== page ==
"It would only be a parliament of the remnants of the National Democratic Party and the Muslim Brotherhood".

(Additional reporting by Dina Zayed; Writing by Marwa Awad; Editing by Andrew Dobbie )

Copyright © 2011 Reuters

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U.S. arrests man in Martin Luther King day bomb plot

Posted: 09 Mar 2011 06:59 PM PST

WASHINGTON (Reuters) - A Washington state man was arrested and charged with attempting to place a bomb along the parade route of a Martin Luther King Jr. holiday celebration in Spokane, the U.S. Justice Department said on Wednesday.

"I can say that it was a viable device, it was planted with the aim of injuring or killing people and we were fortunate that it did not go off and that people were in fact not killed. We were just lucky in that regard," Attorney General Eric Holder told a news conference on an unrelated matter.

Kevin William Harpham, 36, was charged with two counts of attempting to put a bomb along the planned parade route on Jan. 17, according to documents filed in federal court.

Authorities said the device, if it had gone off, could have caused multiple deaths.

Harpham appeared briefly in federal court in Spokane on Wednesday, and is being held in the Spokane County Jail until an arraignment, tentatively scheduled for March 23, authorities told Reuters. A grand jury is set to meet to consider the charges against Harpham on March 22.

A federal law enforcement official said authorities were investigating whether the suspect, who lived in Colville, Washington, had ties to white supremacists.

Officials from the Southern Poverty Law Center, an Alabama-based civil rights group, said Harpham had been a member of the neo-Nazi National Alliance in late 2004 and that he was in the U.S. military from 1996 to 1997.

A spokesman for Joint Base Lewis-McChord, the recently merged U.S. Army/Air Force base in Washington state, confirmed that Harpham served at the former Fort Lewis Army base from 1996 to early 1999 as a fire support specialist.

The MLK day parade, on the national holiday honoring the slain African-American civil rights leader and attended by about 1,500 people, was quickly rerouted while the city's bomb disposal unit was summoned and safely "neutralized the device," the FBI said at the time.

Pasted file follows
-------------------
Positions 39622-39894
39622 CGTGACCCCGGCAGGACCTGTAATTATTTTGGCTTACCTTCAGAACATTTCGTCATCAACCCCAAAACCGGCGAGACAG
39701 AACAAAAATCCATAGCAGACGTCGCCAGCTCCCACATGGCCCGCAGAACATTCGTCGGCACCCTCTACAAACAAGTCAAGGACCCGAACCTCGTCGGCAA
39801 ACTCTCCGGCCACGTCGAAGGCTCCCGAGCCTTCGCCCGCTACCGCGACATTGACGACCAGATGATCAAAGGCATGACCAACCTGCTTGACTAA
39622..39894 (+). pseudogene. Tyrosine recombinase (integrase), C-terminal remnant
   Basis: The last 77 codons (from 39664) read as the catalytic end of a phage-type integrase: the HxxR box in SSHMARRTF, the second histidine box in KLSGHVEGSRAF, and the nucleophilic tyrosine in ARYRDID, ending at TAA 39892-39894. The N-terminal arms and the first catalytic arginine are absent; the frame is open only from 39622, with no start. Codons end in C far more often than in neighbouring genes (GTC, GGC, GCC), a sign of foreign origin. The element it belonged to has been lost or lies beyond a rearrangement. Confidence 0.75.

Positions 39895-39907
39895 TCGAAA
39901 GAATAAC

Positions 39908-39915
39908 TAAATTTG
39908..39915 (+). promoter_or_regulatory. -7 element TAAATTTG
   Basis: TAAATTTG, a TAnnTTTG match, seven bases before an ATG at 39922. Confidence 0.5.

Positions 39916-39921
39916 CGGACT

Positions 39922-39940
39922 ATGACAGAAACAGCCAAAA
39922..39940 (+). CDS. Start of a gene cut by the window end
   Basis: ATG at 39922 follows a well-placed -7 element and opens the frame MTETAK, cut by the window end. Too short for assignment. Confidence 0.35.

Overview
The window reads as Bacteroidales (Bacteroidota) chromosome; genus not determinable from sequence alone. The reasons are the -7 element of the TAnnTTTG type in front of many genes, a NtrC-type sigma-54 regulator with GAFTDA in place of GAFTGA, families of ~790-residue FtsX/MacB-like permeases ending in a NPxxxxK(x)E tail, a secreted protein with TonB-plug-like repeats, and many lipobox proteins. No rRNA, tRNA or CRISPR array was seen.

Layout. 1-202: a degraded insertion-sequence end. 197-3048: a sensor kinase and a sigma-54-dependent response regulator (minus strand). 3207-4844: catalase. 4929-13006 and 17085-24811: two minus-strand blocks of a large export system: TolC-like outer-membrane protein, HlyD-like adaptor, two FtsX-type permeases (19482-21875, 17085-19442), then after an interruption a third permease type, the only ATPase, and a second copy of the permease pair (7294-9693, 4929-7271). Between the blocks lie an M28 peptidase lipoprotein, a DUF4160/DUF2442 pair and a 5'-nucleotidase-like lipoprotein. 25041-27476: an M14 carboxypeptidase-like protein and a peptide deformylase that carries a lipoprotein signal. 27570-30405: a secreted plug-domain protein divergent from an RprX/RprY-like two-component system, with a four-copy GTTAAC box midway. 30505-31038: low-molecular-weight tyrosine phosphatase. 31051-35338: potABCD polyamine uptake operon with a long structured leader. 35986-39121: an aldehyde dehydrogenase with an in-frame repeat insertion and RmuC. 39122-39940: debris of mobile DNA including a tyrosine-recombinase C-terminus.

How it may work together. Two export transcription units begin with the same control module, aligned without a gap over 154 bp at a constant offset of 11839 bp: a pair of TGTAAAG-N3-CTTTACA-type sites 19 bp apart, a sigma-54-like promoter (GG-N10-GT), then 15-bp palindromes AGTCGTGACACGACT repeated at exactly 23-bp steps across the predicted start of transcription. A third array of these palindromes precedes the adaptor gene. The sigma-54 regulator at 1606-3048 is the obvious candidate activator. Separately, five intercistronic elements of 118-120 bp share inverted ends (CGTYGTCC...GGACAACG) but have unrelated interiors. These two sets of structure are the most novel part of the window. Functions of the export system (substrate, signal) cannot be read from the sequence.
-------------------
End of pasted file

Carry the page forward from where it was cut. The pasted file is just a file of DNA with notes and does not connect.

An unattended backpack, with wires visible, was discovered on a downtown bench by three city workers who notified police about 30 minutes before the parade was scheduled to begin, the FBI said. The device in the backpack was largely concealed by two T-shirts packed inside.

"I think the FBI has done really great work in cracking that case along with their state and local counterparts," Holder said in confirming the arrest.

Chemical analysis of the homemade bomb remains "ongoing," FBI supervisory resident agent Frank Harrill told Reuters, declining to confirm reports that the bomb contained a white powder anticoagulant chemical similar to rat poison.

One count charges the suspect with attempting to use a weapon of mass destruction, an improvised explosive device, along the planned parade route. That charge carries a maximum penalty of life in prison.

The other count charges Harpham with illegally possessing an explosive device, which carries up to 10 years in prison.

U.S. Attorney Michael Ormsby told Reuters that the investigation is continuing, but no more arrests were expected on Wednesday.

(Reporting by James Vicini and Jeremy Pelofsky in Washington and Laura Myers and Bill Rigby in Seattle, Editing by Peter Cooney and Eric Walsh)

Copyright © 2011 Reuters